For anyone who’s entered the single malt whisky scene in recent years, the choice and array of bottlings, brands and releases can be overwhelming. Almost 30 years ago now, the situation was very different when Diageo launched “The Classic Malts” – first into travel retail in 1988, and then into the domestic market in 1989. Those six whiskies (Glenkinchie, Cragganmore, Oban, Dalwhinnie, Talisker, and Lagavulin) became the vehicle through which hundreds of thousands of people were introduced to malt whisky. For close to a decade they were almost the definitive collection and – notwithstanding the omnipresence of the likes of Glenfiddich and Glenlivet – it was only by the late 1990’s that other brands and recognisable labels started to consistently appear in regular retail outlets.
Never one to rest on their laurels, Diageo continued (and continues) to expand their range. The so-called Rare Malts range ran from 1995-2005, and the Managers Choice range also kept hardcore fans happy with its single cask, cask-strength releases. The original Classic Malts range was also expanded in 2006, adding the likes of Clynelish and Caol Ila, in addition to others that were custom selected for individual markets (e.g. Cardhu for the USA).
One of the longer-term and more interesting projects has been the Diageo Special Releases range, consisting of a specially selected and crafted series of bottlings released annually each year since 2001. As the name inherently suggests, the releases are “special” and typically include Diageo’s rarest stock, such as whiskies from closed distilleries – Port Ellen, Brora, and Cambus being three examples.
If there’s one message the whisky industry is sending to Consumerville right now – both implicitly and explicitly – it’s that for malt whisky drinkers looking to try new drams, your options extend well beyond the shores of Scotland. Malt whisky is being made all over the world, both from serious contenders set up for large scale production, and from the plethora of craft distilleries forging small but new ground.
The trouble for many of these newer distilleries is that finances and cash flow almost demand that they put their product out to market early. Yes, we all know that these early releases are works in progress and that these “Hey, I’m here” bottlings at two, three, and four years old are all immature and not a true reflection of what the whisky might one day become. But one wonders if such producers might do their brand a favour if they were to simply sit back and patiently wait until the spirit was truly ready? Nonetheless, regardless of the marketeers or the accountants, every distillery has to get through its awkward years of puberty until it can put world class whisky on the shelves.
Meanwhile, one country that continues to press on and build on an already firmly established foundation is India. Paul John is certainly one distillery that has its teething years behind it and is now bottling impressive whisky. Very impressive whisky. Whisky & Wisdom has previously told parts of the Paul John story, and you can read much of the background information, plus read tasting notes on the core range here.
For people being introduced to whisky, the textbooks and the brand ambassadors teach you that whisky engages your senses. We look at the colour. We smell the aroma. We feel the mouthfeel and the texture in our mouth. We taste the flavour.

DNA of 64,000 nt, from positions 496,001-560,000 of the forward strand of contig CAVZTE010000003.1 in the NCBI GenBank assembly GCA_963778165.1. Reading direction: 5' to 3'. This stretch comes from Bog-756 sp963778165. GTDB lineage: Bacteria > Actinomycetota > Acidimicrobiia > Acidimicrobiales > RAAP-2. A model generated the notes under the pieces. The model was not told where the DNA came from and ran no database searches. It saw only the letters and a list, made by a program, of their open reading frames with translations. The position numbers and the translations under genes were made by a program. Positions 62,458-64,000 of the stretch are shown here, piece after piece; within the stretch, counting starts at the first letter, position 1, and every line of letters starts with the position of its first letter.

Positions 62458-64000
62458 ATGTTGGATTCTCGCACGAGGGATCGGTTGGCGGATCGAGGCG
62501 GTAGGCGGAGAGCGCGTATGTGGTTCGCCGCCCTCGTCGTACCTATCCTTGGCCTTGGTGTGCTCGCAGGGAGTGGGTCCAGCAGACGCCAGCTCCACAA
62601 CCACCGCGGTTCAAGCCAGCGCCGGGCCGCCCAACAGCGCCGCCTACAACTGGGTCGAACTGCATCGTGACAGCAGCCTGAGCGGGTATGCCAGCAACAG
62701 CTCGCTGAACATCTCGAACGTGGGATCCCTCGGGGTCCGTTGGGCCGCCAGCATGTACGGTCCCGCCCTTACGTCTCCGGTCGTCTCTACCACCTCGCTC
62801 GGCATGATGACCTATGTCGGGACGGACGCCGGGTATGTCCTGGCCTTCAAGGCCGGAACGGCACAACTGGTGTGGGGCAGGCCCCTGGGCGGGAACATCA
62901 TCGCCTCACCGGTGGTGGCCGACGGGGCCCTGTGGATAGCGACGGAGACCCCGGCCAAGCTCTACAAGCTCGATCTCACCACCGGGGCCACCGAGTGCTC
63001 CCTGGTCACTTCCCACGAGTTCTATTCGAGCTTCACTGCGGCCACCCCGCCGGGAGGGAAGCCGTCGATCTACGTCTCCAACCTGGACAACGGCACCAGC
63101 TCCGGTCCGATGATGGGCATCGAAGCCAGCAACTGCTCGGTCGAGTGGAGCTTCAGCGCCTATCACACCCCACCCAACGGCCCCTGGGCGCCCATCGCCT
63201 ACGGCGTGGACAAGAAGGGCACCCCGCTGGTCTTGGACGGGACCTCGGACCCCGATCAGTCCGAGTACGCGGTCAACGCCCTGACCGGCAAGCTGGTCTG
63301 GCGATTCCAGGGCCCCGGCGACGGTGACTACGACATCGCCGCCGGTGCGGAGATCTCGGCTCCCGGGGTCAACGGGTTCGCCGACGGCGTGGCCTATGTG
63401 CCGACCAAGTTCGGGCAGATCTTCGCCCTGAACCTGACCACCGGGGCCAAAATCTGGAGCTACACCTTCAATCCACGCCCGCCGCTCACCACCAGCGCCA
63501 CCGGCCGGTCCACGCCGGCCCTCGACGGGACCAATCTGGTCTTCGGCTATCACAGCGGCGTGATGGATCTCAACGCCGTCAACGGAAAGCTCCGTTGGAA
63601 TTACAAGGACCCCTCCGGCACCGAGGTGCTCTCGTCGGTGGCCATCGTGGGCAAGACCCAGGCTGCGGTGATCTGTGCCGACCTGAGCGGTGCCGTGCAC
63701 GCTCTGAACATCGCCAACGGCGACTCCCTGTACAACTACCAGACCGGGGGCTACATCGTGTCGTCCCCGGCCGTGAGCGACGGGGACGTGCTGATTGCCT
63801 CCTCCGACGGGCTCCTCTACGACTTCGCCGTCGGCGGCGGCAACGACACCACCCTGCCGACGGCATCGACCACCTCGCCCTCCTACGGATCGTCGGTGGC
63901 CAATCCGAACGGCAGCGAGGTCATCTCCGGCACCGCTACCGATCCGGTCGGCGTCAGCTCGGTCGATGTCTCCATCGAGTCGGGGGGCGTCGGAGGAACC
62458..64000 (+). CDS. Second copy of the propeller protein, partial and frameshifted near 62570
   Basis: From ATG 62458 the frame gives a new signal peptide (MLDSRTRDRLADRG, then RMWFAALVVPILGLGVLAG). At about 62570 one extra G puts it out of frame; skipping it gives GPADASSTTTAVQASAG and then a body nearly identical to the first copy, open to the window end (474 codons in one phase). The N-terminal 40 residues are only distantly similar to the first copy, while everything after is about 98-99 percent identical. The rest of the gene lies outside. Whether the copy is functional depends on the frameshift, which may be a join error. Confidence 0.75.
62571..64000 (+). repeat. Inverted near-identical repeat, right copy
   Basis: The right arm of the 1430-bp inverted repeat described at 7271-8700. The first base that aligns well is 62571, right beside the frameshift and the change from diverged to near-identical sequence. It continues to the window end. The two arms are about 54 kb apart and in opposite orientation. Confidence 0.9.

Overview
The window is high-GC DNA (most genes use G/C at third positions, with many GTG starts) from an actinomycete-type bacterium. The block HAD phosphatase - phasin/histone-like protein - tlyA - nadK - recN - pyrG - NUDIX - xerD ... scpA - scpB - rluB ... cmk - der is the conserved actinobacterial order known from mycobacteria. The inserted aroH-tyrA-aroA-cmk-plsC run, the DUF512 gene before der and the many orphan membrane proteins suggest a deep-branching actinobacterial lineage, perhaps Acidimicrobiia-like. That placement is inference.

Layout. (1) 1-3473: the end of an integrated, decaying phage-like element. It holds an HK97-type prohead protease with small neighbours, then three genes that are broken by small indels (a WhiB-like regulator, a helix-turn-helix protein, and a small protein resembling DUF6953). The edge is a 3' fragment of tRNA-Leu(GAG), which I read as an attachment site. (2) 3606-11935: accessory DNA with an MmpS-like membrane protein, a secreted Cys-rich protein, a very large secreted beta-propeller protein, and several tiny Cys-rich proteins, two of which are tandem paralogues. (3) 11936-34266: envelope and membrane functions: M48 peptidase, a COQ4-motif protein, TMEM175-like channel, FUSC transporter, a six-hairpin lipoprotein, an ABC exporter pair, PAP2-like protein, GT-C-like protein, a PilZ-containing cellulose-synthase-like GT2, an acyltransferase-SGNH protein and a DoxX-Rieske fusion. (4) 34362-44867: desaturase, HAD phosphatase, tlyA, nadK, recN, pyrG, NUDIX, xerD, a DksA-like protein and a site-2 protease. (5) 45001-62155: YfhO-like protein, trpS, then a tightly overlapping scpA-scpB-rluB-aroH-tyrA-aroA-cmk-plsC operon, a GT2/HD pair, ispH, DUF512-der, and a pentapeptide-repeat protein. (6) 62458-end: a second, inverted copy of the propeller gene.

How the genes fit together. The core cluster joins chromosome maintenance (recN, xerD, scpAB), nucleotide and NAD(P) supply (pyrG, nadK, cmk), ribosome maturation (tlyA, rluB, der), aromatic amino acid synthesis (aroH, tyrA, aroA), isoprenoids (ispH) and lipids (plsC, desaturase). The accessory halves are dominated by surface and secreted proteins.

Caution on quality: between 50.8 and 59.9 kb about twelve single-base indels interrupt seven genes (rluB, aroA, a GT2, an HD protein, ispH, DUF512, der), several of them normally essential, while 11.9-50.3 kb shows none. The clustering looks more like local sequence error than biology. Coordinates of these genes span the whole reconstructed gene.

That’s all good and well. But when did you last actually listen to your whisky?
Listening is a skill. And, as any parent with young kids can tell you, listening is different to hearing. Hearing is easy; listening is not. Consider the following sage words:
“Most people do not listen with the intent to understand; they listen with the intent to reply”. (Stephen Covey)
“The word LISTEN contains the same letters as the word SILENT”. (Alfred Brendel)
The Australian whisky industry needs no introduction. Its distilleries and bottlings are consistently winning awards and accolades around the world. Much has been written about Bill Lark and his efforts so many years ago to have Tasmanian legislation amended and to set out on the journey that, ultimately, has led to the vibrant and dynamic industry which now exists.
But in distilling the Australian whisky industry into words, attention naturally focuses on the distilleries, because this is where the action is at. This is where the whisky is being made; it’s where the whiskies are crafted and matured; it’s the story of adversity, hard yakka, passionate individuals, and – eventually – bottled spirit.
Notwithstanding this, the Australian industry has grown to a stage where it can now sustain a number of independent bottlers. These are the enterprising types who acquire the casks of whisky from the distillery and then bottle it under their own label. But if there is one enterprising person who has risen above the pack and forged completely new ground (let alone a whole new way of thinking), it is surely Tim Duckett – the man behind Heartwood.
As recently as 15 years ago, the term “Australian whisky industry” used to be a cute little phrase that vaguely referred to the activities of a few hobby-distillers, whose products were more curiosities than serious globally-acclaimed malts.
Today, nothing could be further from the truth: A swag of international awards; coopers and coppersmiths suddenly in constant work; an industry that supports visitor centres and regular tours; impressive investment in new stills and bondstores; and well-aged stock on the shelves of major chain liquor outlets.
Travelling to these distilleries and visiting them is not necessarily an easy task, particularly taking into account the rural likes of Limeburners in Albany, or Blackgate in Mendooran. However, with the bulk of the action taking place in Tasmania, a quick trip to Hobart and its surrounds allows the whisky tourist to see quickly and in no uncertain terms that the Australian whisky industry is a force to be reckoned with. So for those wanting a snapshot of the main Tasmanian distilleries, or for those thinking of touring the Apple Isle and paying our friends a visit, here’s your guide to the main players amongst Tasmania’s whisky scene:
A joint essay & publication by Matthew Fergusson-Stewart of Whisky Molecules, and Andrew Derbidge of Whisky & Wisdom.
A long time ago, in a galaxy far, far away, your two correspondents were co-hosting a tasting event together and explaining the distillation process to the audience, going into detail about the fractioning – better known as the foreshots, middle cut, and feints. We explained that the foreshots was heavy in methanols and other undesirable elements, which everyone was happy to accept. We also explained how the foreshots and feints are never wasted, but are mixed back in with the next batch of low wines, and the process continues repeatedly. Everyone was happy to accept that, too. Well, almost everyone. One chap sitting near the front objected: “If the foreshots keep being recycled and mixed back in, won’t you get a continually increasing build-up of methanol in the spirit?” Ummmm……
It’s a vexing question that’s since been posed to us both many times. What do they do with the methanol and where does it go?